Cognitive Behavioral Therapy for Depression

Cognitive behavioral therapy depression

This post has some important information if you or someone you know struggles with depression!  The focus of this post is on the connection between what you think and how you feel.  The connection between thoughts and feelings has been well researched as part of Cognitive Behavioral Therapy.  Cognitive Behavioral Therapy is the most research based form of therapy for anxiety and depression.  A critical component of Cognitive Behavioral Therapy is to learn how to modify what you think to change how you feel.

When a negative event occurs, it is necessary to think things through so you learn from hardships and keep yourself and your families safe.  However, when you continue to think about negative situations past the time of learning from them, it causes harm and is no longer useful.  People who are depressed frequently ruminate like this.  They get stuck in a negative thought spiral.  When depressed, negative thoughts may spin around in your head for hours.  Thoughts often go from bad to worse.  The more negative thoughts you have, the worse you feel.

Your mood declines because of the connection between thoughts and feelings.  For example, if you think about a sad event, it makes you feel sad.  Likewise, if you think about a threatening situation, it makes you feel anxious.  If you think about an activity you enjoy, you feel happy.  You get the idea.  What you spend time thinking about impacts how you feel.  When you spend most of your time thinking sad or worried thoughts you feel more and more sad or worried.

When you continue to entertain negative thoughts it is difficult, if not impossible, to break free of your negative emotions.   If you are prone to depression you likely often engage in a negative thought spiral without realizing it.  Negative thoughts can flow like water when one negative thought sparks another, which sparks another, and so on.  You need to break the negative thought spiral to break free of depression.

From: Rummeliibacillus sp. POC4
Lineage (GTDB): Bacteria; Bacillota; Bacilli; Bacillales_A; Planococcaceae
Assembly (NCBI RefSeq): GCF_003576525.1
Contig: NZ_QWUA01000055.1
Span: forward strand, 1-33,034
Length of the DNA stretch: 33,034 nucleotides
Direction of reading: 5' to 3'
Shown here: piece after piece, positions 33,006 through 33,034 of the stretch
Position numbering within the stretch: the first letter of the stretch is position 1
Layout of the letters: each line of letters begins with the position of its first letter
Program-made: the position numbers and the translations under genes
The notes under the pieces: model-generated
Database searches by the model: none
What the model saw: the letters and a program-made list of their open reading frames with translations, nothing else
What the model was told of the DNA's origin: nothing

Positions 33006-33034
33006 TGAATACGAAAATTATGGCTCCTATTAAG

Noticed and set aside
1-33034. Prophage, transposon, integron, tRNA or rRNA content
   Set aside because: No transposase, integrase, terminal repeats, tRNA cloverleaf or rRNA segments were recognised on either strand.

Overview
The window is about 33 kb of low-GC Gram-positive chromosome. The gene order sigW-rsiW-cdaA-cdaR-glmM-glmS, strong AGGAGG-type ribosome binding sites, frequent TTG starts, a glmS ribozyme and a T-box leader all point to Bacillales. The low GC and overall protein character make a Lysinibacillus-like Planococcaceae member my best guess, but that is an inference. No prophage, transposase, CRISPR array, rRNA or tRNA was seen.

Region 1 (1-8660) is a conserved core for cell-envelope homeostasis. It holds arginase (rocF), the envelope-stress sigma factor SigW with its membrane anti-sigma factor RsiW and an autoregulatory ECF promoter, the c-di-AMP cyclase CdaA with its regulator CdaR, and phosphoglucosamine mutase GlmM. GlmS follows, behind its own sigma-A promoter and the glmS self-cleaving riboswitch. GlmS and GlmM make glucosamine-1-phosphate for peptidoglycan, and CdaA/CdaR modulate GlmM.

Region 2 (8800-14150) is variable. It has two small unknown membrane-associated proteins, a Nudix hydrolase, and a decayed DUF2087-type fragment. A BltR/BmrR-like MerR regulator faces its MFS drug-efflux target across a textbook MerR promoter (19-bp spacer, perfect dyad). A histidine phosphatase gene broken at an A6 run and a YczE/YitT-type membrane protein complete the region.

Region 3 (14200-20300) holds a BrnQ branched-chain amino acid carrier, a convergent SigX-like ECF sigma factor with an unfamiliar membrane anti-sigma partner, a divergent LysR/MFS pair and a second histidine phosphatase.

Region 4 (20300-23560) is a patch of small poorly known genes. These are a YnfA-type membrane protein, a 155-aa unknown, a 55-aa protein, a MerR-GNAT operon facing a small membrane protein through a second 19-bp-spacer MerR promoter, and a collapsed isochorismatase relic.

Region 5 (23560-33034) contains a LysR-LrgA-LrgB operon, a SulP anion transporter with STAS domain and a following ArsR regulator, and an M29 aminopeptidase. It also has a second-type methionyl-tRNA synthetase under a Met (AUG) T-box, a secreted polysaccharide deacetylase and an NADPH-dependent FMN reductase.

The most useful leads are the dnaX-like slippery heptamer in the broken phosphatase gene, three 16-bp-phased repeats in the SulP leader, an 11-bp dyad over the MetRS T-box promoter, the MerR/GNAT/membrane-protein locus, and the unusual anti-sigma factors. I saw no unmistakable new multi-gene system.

Change Your Thoughts

To end the downward thought spiral you need to become aware of when you have negative thoughts.  To help yourself become aware of your negative chatter, set your phone for an alarm to go off each hour.  When it goes off notice your thoughts.  Another choice is to notice what you are thinking when you are in a low mood.  When your mood is low, there is a good chance your thoughts are negative.  The activities that tend to make it easier for people to get caught up in negative thoughts include:

  • Being alone
  • Spending time with someone else who is negative with you
  • Being caught in traffic
  • Listening to sad music
  • Watching television
  • Other activities in which you are not actively engaged

Once you become aware of when you are caught in negative thought patterns, you need to take the steps to stop it.  Try to “let go” of ideas that don’t serve you.  You can also try to think of something positive. Often times this is a difficult process to try on your own.  Working with a counselor can be help you learn to shift your thoughts.  It is helpful to have someone outside of yourself help you through the process.

For some, people changing thoughts is challenging and it helps to change their activity.  For example, my clients create a list of engaging activities they enjoy.  Next clients incorporate activities from their list into their lives.  Everybody’s list is different because we are all different people.  Some things to try include:

  • Talk with someone (not about your negative thoughts)
  • Engage in a fun activity either with someone else or by yourself
  • Go out in nature
  • Listen to music that makes you feel happy
  • Play a sport
  • Learn something new

When you are in a negative space it is difficult to remember the things that bring you joy, so it is important to write your list down.  If you can’t think of anything that you enjoy anymore, then try to think of activities that make you feel less sad.  Build time into your day doing activities that leave you less sad.  Keep in mind you don’t want to only engage in fun activities.  You still need to clean, work, cook, etc.  If you avoid the things you need to get done in the end you will feel worse, not better.  The trick is to engage in activities that bring you joy while still scheduling in the things you need to get done.

Take The Next Step

If you or someone you know struggles with depression, counseling helps!   It is important to get the help you need so you can feel better.  Different people need different approaches to help them through depression.  Some people respond well to therapy and lifestyle changes, some need medication.  It can be overwhelming to try to figure things out alone.  A counselor can give you support and guidance to work through your options so you can feel better.

Call us if you need help at 720-583-9332.  We can connect you with a counselor to help.  You can also read more about depression and other mental health difficulties on our website.  Click here to read about depression counseling for adults.  Click here to read about depression counseling for children and teens.  Join our mailing list or Like our Facebook page if you haven’t already so you can get more helpful information!

I hope you have found this helpful!

Written By Dr. Steffanie Stecker


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